Andras Schiff brought a program of last piano sonatas, by Haydn, Mozart, Beethoven, and Schubert, to Carnegie Hall. Maybe it was his playing, maybe it was the acoustics (Carnegie is a jewel box–a big jewel box) but all the longer pieces–Beethoven Op. 111, the first and last movements of Schubert D. 960–seemed diffuse. Best was the second movement of the Schubert, Andante sostenuto. It is full of trap doors leading to new keys, most of them darker than you the one you dropped from, though a couple of the infrequent brighter ones were even more painful to enter. These descents alternate with moments of consoling calm.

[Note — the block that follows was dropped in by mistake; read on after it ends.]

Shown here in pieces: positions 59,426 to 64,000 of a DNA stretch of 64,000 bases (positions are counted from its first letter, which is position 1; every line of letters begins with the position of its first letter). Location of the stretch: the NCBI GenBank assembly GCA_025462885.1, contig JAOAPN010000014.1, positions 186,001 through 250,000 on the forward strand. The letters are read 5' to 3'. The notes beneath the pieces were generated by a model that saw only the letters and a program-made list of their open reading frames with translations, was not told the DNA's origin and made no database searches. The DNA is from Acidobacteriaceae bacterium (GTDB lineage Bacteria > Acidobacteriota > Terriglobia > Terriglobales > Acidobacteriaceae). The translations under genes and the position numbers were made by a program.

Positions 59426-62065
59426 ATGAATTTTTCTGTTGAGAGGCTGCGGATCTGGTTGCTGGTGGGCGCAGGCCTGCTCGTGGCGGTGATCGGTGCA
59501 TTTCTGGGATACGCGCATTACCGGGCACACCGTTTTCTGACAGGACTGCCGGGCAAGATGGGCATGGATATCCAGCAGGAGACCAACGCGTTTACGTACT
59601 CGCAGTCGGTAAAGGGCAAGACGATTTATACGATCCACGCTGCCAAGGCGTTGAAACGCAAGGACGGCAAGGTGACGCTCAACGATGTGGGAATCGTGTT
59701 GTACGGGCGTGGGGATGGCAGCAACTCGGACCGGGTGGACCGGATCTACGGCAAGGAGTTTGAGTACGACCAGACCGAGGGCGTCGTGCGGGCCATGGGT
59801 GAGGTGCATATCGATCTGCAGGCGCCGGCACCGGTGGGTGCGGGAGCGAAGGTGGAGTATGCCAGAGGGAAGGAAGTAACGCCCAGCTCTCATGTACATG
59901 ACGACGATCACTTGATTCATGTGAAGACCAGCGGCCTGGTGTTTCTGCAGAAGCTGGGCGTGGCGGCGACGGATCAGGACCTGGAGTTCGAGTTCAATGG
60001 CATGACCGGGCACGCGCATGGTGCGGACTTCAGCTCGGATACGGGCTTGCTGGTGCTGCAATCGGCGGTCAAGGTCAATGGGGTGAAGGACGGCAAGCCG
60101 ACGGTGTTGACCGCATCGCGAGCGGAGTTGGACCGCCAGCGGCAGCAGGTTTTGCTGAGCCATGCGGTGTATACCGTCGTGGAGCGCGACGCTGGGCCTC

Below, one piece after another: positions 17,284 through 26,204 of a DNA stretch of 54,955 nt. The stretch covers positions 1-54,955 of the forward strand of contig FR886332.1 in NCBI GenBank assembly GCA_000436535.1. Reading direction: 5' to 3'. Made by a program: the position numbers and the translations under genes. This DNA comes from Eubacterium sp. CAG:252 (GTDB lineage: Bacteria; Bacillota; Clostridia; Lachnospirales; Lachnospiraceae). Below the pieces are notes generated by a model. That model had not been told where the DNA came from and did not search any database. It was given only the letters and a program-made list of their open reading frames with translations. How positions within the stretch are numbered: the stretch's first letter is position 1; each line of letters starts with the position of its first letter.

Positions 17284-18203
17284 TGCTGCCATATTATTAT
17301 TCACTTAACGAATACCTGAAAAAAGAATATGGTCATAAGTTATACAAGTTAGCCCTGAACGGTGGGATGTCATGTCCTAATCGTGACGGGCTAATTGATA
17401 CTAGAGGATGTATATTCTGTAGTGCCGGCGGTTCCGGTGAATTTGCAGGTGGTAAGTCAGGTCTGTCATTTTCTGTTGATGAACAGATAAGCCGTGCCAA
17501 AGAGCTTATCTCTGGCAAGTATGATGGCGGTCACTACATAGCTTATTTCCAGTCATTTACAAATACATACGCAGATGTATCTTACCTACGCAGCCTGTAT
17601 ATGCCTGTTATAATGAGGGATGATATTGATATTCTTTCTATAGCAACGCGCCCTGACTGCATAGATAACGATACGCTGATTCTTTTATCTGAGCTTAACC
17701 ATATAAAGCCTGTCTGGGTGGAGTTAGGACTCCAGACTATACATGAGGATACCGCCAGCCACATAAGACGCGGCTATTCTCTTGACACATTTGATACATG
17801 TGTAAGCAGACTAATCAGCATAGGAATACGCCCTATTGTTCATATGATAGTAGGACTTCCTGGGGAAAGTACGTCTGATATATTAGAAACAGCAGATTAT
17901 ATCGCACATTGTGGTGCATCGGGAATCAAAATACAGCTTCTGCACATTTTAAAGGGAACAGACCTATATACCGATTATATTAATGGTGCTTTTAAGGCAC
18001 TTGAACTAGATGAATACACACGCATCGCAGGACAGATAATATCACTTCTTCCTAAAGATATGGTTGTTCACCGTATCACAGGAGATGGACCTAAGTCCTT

There is a mushroom called the Destroying Angel. It is beautiful and white, and resembles edible species. I am told that it is delicious. Anyone who eats it becomes ill, then experiences a false recovery, then falls ill again, often fatally. So in the Schubert you think, Angel, or Destroying Angel? The movement does end in a major key.
Schubert died two months after he finished the piece. The phrase “Have a nice life” is always used as a brush-off, but maybe Schubert was trying to say it in earnest, even if life was only going to be two months, or a few measures longer.